Tea Name: Mim Estate Darjeeling
Tea Type: Black tea from the Darjeeling area of India
I’ve had the great honor to try some teas sourced directly from the tea gardens in the Darjeeling area of India, the only teas that can legally bear the name “Darjeeling” per the Indian Tea Board. These teas were also of a certain flush and harvest year; they were quite different from generic versions that are actually blends of teas from various gardens, including some not grown in the Darjeeling area. Understandably, where these teas are concerned, I’m ― gee, let’s face it ― spoiled rotten, as the saying goes.
With that in mind, I dove into trying this tea from the Mim Estate in the Darjeeling area. The online description says this is a 2nd flush Darjeeling, grown at an elevation of 6,800 feet, with a traditional muscatel flavor.
One sniff of the dry tea leaves tells the story. This is true Darjeeling ― no mixing with cheaper and lesser quality teas here! I describe the aroma as haylike with a fruity quality. This is a broken leaf version with a color range from light green to tan to dark brown, typical for this type of tea. Hubby and I inhaled the lovely fragrance, got silly grins on our faces, and then prepared for steeping.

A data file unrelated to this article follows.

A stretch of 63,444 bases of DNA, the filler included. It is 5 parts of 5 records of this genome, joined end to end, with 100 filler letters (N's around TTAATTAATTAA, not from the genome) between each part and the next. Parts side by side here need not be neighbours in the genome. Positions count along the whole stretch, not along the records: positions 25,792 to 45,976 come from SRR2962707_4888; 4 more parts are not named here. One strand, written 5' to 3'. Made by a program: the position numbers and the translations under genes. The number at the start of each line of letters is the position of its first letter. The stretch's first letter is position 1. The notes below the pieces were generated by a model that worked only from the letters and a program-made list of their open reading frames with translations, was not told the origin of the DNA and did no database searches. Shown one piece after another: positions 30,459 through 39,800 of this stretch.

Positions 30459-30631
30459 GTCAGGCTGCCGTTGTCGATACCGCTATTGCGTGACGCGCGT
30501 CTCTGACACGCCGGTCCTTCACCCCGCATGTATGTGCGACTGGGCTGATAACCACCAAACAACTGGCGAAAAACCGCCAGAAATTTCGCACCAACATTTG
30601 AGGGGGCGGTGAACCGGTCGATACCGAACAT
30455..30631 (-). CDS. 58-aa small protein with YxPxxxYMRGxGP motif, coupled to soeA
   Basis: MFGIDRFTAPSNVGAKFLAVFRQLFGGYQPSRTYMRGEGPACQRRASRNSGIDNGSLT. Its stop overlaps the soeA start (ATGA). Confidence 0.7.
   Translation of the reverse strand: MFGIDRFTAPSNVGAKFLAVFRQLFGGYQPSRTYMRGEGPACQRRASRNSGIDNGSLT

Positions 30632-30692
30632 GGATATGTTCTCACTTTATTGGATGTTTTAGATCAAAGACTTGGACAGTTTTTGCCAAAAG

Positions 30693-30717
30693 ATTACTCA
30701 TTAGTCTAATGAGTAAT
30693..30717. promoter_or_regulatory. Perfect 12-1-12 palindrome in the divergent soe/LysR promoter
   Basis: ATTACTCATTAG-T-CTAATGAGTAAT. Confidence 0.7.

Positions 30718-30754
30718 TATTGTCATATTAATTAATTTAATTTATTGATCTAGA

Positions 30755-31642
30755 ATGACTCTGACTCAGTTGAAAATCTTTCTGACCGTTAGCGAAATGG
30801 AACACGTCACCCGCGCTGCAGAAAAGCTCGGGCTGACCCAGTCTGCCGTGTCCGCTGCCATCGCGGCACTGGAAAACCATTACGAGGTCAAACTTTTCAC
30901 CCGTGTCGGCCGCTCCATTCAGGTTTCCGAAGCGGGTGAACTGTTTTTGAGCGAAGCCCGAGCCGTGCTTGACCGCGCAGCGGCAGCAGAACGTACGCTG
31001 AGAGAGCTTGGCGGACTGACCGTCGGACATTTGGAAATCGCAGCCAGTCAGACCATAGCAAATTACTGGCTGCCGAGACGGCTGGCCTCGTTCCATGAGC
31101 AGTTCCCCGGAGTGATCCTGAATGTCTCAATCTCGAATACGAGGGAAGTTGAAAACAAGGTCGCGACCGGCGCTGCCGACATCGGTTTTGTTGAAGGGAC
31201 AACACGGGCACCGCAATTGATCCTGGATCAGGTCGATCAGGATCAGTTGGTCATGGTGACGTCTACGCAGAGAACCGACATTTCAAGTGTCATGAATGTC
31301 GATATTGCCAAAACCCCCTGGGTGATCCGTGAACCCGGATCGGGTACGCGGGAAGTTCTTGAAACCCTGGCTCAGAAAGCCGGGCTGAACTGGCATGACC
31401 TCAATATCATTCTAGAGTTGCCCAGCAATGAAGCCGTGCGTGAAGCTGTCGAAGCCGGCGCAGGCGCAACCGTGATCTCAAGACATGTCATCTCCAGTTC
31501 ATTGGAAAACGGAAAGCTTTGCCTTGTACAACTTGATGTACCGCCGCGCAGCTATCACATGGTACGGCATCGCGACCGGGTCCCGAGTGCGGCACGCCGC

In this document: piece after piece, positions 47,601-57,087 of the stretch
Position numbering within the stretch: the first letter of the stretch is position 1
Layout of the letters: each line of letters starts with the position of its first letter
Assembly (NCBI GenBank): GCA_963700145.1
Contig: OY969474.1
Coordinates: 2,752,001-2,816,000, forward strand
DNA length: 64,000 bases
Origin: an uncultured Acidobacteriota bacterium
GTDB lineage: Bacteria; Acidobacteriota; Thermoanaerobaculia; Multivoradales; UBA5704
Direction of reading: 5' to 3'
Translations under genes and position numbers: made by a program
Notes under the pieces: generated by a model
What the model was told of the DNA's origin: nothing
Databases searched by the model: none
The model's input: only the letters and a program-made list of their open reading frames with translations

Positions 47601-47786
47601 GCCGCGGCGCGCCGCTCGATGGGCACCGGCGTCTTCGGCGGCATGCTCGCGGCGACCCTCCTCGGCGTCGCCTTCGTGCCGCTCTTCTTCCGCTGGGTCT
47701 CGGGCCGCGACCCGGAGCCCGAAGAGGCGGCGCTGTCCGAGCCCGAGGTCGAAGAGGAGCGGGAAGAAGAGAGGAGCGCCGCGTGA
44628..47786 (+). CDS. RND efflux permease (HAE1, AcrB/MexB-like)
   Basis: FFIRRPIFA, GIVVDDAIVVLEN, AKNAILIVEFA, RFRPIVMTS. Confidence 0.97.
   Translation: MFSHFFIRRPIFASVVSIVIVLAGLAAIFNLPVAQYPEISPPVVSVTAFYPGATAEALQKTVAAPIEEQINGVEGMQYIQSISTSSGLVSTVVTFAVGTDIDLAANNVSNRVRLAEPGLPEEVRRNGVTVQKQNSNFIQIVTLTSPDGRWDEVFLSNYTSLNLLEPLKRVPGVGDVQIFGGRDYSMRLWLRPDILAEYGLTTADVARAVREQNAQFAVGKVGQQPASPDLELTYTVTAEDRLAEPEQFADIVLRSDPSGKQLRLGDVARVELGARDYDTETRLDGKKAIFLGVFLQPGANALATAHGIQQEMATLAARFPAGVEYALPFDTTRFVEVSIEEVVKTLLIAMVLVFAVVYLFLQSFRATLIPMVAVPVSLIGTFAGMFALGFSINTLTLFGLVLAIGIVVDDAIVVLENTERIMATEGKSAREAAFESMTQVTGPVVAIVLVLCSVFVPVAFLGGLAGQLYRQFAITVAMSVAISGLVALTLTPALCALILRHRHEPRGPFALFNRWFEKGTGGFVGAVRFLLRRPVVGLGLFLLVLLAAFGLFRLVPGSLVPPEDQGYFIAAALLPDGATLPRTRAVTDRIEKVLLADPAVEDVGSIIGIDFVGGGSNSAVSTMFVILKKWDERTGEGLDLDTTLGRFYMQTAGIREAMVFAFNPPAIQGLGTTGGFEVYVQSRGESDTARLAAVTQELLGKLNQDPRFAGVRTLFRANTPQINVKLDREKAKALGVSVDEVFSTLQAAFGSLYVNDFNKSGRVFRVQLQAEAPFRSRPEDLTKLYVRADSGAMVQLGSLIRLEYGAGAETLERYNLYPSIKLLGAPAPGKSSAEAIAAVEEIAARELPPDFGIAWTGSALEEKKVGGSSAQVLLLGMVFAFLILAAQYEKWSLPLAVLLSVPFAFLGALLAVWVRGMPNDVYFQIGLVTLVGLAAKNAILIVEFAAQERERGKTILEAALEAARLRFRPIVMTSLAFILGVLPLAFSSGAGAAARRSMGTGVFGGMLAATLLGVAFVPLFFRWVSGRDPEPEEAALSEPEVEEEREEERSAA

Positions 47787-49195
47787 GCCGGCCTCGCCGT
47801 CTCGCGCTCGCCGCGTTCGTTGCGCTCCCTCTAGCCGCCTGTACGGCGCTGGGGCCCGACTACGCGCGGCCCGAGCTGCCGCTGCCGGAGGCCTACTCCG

We heated the water to just below boiling, put a couple of teaspoonfuls of tea leaves into the 2-cup teapot, and steeped for 3 minutes. This is the stressful part of trying any new tea. Will we like it? Will it be oversteeped or understeeped (a bit of playing around with water temperature and steep times is often needed to get the right result)?
The timer dings. We strain the tea into cups and get ready to experience it. Sniff! Mmmmmm… a lovely fruity/toasty aroma. We sip. We sip again. We let the tea cool for a minute or two and sip again. Ah, yes, this is definitely a Darjeeling 2nd flush tea. Tangy with strong fruity notes. A bit edgy on the front of the tongue as it cools. Some honey or other sweetener could tame that, if you wish.
A second steeping was a slightly lighter version of the first in all respects.
Overall, a tea perfect for that fine bone china teacup you have. A true sipper where you will want to savor every drop.
Reading Tea Leaves — Darjeeling Teas
Darjeeling vs. Ceylon Teas
Some Darjeeling Tea Estates
About Darjeeling Tea
Review — English Tea Store Darjeeling Tea
Disclaimer: This tea was provided by the company named. However, any opinions concerning this tea and the company are always strictly objective.
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